To check out the previous post on the coffee price crisis, click here.
Last week we started this series with some background to the current coffee price crisis. This week we wanted to dive into the coffee we buy, and how we buy it. We’ll also look at the pros and cons of our approach.
In the commodity market, coffee is largely treated as one single product, with very little room for differentiation. Therefore, if the farmer can differentiate the coffee in some way, they can potentially receive a higher price for that coffee. This is a trend for just about every food product in the world, and coffee’s no different. There are many ways to achieve this, but one is by selling coffee based on its quality or flavour characteristics. That’s where we come in!
What do we buy?
We buy high-quality coffees that have special characteristics; in short, coffee that we want to drink lots of. We buy these coffees from farmers around the world, depending on the time of year and what is in season. There has been a trend towards really niche experimental coffees in the industry, and we occasionally go in for those, but they tend to represent a very small portion of a given farmer’s crop, and so we’re more interested in the really great everyday coffees that reflect the reality of specialty coffee.
In return for higher quality coffee, we’re able to pay much higher premiums than market rates, or even premiums for certified coffees. Some of the farms we buy from have certifications and they’re definitely one option for gaining higher prices for coffee, but for many it can be costly to get certifications, and for the farmers that we work with, the quality premium is higher than the possible premium for certified coffees.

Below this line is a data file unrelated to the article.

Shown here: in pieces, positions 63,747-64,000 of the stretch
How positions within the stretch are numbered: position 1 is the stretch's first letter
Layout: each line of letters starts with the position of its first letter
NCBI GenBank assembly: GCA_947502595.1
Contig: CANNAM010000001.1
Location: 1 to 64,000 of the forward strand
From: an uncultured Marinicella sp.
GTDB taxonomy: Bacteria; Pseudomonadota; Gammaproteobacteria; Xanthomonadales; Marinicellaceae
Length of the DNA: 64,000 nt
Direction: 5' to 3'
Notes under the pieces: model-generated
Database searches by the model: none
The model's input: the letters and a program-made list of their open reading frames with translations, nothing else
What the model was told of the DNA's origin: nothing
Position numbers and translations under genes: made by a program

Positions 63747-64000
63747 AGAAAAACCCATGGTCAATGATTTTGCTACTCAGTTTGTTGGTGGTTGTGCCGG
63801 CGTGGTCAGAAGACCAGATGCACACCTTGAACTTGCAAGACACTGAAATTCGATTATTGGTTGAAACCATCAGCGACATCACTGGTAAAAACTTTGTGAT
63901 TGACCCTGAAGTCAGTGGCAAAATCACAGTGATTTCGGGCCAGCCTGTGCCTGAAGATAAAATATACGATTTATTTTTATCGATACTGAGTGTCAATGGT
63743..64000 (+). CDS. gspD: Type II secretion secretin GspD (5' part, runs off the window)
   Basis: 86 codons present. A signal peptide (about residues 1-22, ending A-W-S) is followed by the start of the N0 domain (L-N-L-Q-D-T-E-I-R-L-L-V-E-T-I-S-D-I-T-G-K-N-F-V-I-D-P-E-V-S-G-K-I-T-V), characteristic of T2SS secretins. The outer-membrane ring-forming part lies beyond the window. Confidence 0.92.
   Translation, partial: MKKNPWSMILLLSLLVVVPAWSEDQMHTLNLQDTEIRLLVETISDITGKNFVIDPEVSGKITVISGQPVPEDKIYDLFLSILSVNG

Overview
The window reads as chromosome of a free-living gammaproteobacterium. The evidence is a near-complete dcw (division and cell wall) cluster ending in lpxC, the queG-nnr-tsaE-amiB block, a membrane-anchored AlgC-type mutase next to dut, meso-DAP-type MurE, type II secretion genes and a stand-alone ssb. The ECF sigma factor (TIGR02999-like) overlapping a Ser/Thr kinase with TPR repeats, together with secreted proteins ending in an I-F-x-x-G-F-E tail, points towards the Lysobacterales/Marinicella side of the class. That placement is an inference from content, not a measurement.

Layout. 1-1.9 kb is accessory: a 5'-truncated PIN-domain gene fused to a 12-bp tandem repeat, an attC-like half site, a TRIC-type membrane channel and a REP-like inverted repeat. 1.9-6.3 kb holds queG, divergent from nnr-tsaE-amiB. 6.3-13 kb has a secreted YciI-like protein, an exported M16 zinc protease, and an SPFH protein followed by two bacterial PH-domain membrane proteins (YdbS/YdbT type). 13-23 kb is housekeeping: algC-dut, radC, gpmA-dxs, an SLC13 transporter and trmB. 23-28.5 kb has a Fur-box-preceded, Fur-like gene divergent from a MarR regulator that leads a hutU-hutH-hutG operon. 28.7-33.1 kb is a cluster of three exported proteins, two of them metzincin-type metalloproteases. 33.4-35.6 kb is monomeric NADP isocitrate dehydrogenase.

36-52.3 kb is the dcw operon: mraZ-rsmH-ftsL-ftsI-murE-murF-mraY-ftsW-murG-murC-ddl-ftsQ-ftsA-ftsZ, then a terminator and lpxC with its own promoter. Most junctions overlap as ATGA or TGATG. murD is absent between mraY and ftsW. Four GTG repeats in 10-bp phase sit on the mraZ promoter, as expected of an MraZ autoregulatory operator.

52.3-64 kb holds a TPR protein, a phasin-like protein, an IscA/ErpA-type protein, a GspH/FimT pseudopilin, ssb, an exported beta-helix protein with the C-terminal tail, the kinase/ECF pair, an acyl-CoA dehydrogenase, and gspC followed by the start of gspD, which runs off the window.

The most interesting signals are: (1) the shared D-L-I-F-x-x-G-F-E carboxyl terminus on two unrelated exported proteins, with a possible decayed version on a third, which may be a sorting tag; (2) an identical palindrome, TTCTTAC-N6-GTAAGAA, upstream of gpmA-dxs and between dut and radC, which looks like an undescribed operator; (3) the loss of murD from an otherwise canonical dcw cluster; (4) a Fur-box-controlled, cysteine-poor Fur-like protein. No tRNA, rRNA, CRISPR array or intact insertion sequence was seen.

How do we buy it?
Everything we buy happens through one person - Steve Leighton. He’s been a part of 3fe in one form or another since day one, and alongside Monika & Simon in the roastery, he’s responsible for buying the coffee that we roast at 3fe, as well as a few other roasteries that he’s a part of. This happens in a few different ways:
- In countries like El Salvador or Guatemala, he buys coffee directly from the farmer. They then pay to have the coffee processed and exported. Sometimes he uses an importer to get the coffee into Europe, and sometimes it’s done in-house.
- In other countries like Costa Rica or Bolivia, he buys coffee through an exporter. They essentially manage the relationship between Steve and the farmer, and take care of the export logistics for both the farmer and us. This also allows us to buy from smaller farms, as we can use the exporter to group small amounts of coffee into a container to ship.
- Finally, in certain situations such as Brazil, we buy coffee through importers. They basically take care of the whole process and get the coffee to Europe, where we buy the coffee from them.
In all three of these scenarios, stability and transparency between all of the parties is the goal. We aim to buy coffee from the same farms year after year, and build relationships with the farmers, exporters and importers that we work with. No one method is better than another; each situation needs a different approach!
What are the pros?
- The farmers receive much higher premiums than the market or certification prices.
- Because of the long-term relationships, prices are stable and farmers can plan and invest in the future
- We have high quality coffee to sell, and have a lot of information and traceability about the product
What are the cons?
- The demands on farmers are higher; costs and risks are also higher. For example, high quality coffee varieties can be more susceptible to disease, and the labour costs are much higher to produce specialty coffee
- Access to market is hard; we naturally gravitate towards farmers that have a good knowledge of the industry, and have the skills to market the coffee
- The lack of framework like a certification makes it difficult to communicate to the end-customer, and to back up what we say that we do
We are really proud of the coffees that we buy, and the way that we buy them. We definitely don’t want to dumb down the nuances of the coffees and farmers we buy from, but we do want to find clear parameters that represent our principles when it comes to coffee-buying, and put more structure to these principles. We also want to keep those cons above in mind, and find ways to communicate coffee sustainability issues to customers.
More to follow on both of these in the coming weeks!